The Jewish Museum Vienna (JMW) presents the exhibition “typical! Clichés about Jews and others” (running until 11 October 2009), which was developed jointly with the Jewish Museum Berlin. The visitors are confronted with the different clichés and stereotypes of every-day life. It is an exhibition about seeing, perceiving, classifying and associating images and things pertaining to strangers and oneself. With the help of objects, pictures, photos, audio-visual objects and the like, opportunities for overcoming prejudice-ridden classifications and attributes are to be opened up. As the title of the show suggests, not only anti-Semitic prejudices are addressed. As anti-Semitism and philo-Semitism are only one aspect of racism – as Africa expert Walter Schicho stated – the exhibition shows analogies in other cultures. Stereotypes about native Americans, African Americans, Aborigines, etc. are also explored. The parallels are to sensitize the visitors to issues like stereotypes, the image of strangers and prejudices within a more global meaning. The exhibition demonstrates that clichéd attitudes are a burning issue, particularly by including anti-Islamic stereotypes. This shows once more to what extent we are entangled in prejudices, which have developed throughout history or are due to current political developments.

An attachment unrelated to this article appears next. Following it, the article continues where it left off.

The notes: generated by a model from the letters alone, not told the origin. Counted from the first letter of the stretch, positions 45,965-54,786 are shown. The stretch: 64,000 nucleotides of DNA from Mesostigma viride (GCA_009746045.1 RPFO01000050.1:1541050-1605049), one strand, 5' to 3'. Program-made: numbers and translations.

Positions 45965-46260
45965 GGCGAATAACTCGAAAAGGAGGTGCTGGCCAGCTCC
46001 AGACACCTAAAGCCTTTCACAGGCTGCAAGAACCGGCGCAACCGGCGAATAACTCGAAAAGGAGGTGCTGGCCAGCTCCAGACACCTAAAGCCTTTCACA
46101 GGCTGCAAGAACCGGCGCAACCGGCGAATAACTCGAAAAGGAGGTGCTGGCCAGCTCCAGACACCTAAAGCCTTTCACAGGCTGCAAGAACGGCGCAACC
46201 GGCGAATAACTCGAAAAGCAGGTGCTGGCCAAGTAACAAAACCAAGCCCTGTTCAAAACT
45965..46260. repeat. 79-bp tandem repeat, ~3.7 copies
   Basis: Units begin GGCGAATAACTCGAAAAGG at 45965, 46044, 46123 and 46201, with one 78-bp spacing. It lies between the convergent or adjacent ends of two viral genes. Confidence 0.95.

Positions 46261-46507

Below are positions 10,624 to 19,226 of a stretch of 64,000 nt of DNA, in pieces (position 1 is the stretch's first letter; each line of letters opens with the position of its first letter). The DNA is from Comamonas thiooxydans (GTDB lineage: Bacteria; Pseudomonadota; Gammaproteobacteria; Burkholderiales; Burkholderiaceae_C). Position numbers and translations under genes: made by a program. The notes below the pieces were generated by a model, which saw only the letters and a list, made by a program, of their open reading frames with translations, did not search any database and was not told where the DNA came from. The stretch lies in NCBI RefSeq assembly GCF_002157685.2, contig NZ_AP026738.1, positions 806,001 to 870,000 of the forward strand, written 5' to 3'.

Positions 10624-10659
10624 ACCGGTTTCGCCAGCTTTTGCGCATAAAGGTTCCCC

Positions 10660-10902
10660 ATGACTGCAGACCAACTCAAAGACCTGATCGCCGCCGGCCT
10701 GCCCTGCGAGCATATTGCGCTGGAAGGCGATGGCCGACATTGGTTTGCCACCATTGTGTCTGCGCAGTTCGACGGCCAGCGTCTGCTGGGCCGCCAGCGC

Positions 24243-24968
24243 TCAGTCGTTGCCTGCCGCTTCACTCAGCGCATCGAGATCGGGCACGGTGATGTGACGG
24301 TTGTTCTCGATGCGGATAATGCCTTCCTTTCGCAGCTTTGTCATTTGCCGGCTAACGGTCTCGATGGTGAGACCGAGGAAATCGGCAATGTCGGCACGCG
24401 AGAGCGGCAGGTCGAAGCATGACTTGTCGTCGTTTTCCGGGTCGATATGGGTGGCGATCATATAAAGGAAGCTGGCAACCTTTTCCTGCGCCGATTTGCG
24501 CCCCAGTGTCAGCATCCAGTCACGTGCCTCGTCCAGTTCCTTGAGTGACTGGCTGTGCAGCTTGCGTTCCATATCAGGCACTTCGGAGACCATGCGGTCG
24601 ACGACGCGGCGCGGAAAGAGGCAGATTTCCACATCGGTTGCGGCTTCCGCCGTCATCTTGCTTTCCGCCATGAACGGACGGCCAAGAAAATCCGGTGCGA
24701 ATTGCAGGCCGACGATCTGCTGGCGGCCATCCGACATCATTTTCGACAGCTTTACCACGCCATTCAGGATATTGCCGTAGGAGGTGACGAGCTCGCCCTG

Austrian National Library, Papyrus Museum: The Phenomenon Homer
From 20 May 2009 to 15 January 2010 the exhibition “The Phenomenon Homer in Papyri, Manuscripts and Prints“ in the Austrian National Library (ÖNB), Papyrus Museum (Heldenplatz in Vienna, central entrance), shows on which media the famous texts of Homer – “The Iliad“ and “The Odyssee“ – survived over the centuries, using treasures from the Papyrus Collection, the Collection of Manuscripts and Ancient Prints, the Collection of Leaflets, Posters and Ex-Libris of the ÖNB and the Collection of Classical Antiquities of the Museum of Art History as examples. The two epics in the form narrative verses were written down for the first time around 700 B.C. Since then more than 20,000 verses in ancient Greek – the first monumental work of European literature – have been ascribed to Homer. He created his artificial language by mixing different dialects, which not even the Greek in the era of Alexander the Great could understand easily. It has been conserved on different media, from the Papyri to modern books. The earliest copies on Papyri date back to the 3rd century and come from Egypt.
Anti-doping information campaign of NADA, BSO and Ministry
In the framework of a joint event of the National Anti-Doping Agency (NADA), the Federal Sports Organisation (BSO) and the Ministry of Sport, the representatives and anti-doping officers of the Austrian associations for the different sports disciplines were informed about the latest trends and changes in the combat against doping on 28 April 2009.
More than 90 sports officials of the Austrian sports associations participated in the event (chaired by NADA manager Andi Schwab) at the Vienna-based “House of Sport”. Information and discussions focused on topics such as preventive measures, special medical authorisations, the current Federal Anti-Doping Act as well as on the envisaged further development of and innovations in the doping control system.
Federal government adopts lump-sum tax allowance for athletes